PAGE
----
Leadership principles varied, with relationships as the most mentioned contributing factor.  Samuel R. Chand agreed, “Our ability to connect with people, earn their trust, invite their opinions, and inspire them is the most important trait we bring—even more important our experience or skills.”[4]  Jesus provided the greatest example of friendship, “No longer do I call you servants, for the servant, does not know what his master is doing; but I have called you friends, for all that I have heard from by Father I have made known to you.” (John 15:15). Jesus called His disciples friend as time passed and as He shared more of Himself and the Father with them.  Jesus taught His disciples koinonia which means communion or fellowship, to define relationships.  This concept happened when people gathered to eat together around a table or in homes.  Koinonia puts the other person’s needs before oneself.  Rural ministry can seek relationships to build the church and pursue leaders; in other words, becoming motivated to meet the minister’s personal needs—opposite of what Christ calls us to do.  So, while relationships remain essential in the rural setting, the motivation behind them requires constant evaluation within Christ’s modeled framework.[5]

The majority of the rural pastors interviewed for this project struggled to develop leaders within their congregations.  Finding the tools and materials to aid them in the development calls for innovation and rural pastors’ writing new material.  The literature review found little material on leadership development in the rural setting.  Leadership materials, in general, exist in abundance, and much of that material allows for minimal rural ministry application.  Specific and contextualized leadership development materials for the rural setting remain limited and often dated between 2005-2015.  Healthy rural ministry development necessitates additional material and training options because the health of a church depends on the health of the pastor and congregation.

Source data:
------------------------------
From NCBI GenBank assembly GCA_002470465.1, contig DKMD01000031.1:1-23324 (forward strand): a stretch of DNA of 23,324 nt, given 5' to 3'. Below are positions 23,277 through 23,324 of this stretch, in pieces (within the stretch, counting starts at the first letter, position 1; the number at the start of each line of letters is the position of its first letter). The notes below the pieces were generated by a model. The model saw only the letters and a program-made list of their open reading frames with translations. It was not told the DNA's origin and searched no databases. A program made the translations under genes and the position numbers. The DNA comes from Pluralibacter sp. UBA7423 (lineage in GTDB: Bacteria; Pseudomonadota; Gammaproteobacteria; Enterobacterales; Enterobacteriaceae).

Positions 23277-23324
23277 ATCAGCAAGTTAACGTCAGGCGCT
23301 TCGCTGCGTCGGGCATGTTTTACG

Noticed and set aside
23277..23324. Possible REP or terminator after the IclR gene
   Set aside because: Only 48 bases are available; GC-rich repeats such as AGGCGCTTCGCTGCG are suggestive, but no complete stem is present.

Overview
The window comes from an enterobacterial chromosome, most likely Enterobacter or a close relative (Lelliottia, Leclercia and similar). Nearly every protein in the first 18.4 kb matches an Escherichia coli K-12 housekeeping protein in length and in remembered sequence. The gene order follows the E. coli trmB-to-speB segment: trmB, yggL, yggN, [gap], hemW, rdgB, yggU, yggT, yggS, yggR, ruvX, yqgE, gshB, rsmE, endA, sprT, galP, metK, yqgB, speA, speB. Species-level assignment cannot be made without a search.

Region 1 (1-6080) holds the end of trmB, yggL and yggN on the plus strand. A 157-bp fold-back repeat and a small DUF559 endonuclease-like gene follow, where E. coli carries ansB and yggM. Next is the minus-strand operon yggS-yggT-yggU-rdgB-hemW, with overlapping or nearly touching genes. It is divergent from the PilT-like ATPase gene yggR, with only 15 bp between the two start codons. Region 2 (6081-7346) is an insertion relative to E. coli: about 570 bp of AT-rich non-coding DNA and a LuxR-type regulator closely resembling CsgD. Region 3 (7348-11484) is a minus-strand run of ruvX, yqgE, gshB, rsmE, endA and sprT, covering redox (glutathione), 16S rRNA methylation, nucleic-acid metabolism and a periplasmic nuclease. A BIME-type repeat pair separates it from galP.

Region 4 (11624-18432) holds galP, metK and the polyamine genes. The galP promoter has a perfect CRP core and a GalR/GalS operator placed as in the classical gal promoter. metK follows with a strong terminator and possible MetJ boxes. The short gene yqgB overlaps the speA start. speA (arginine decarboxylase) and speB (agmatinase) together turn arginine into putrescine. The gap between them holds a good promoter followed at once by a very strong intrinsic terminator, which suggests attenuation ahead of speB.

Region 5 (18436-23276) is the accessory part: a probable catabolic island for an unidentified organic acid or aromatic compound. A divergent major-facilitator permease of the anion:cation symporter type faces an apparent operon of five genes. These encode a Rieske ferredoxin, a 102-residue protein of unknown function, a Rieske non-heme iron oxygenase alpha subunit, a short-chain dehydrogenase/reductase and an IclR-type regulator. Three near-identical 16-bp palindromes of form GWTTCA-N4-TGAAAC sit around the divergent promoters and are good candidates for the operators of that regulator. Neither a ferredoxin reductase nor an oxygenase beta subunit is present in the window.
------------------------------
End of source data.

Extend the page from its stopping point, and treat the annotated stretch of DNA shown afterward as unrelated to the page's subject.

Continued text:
Mentoring and coaching represented the need for someone to come alongside the rural pastor and provide encouragement, instruction, counseling, guidance, and companionship.  Coaching and mentoring differ in their approach, but both have essential outcome.  Wright explained the importance of mentoring,

Mentoring is a relationship with purpose.  There is no formula, no ideal model, and no program of steps to success.  It is a relationship connected by a shared interest in learning and growth, and it must be constantly nurtured and recreated.  It has purpose and structure defined by the learning needs of the mentoree and shaped by the wisdom and experience of the mentor.  It is more than leadership…Mentoring, on the other hand, may nurture organizational competence, but always in the broader context of personal development and growth.[6]

Only three pastors interviewed currently have a coach or mentor.  Healthy personal growth and development, along with encouragement, helps pastors meet the needs of others.  The apostle Paul warned, “Let the word of Christ dwell in you richly, teaching and admonishing one another in all wisdom, singing psalms and hymns and spiritual songs with thankfulness in your hearts to God” (Col. 3:16).  Mentoring and coaching go beyond just the teaching and admonishing and include the worship of Christ together.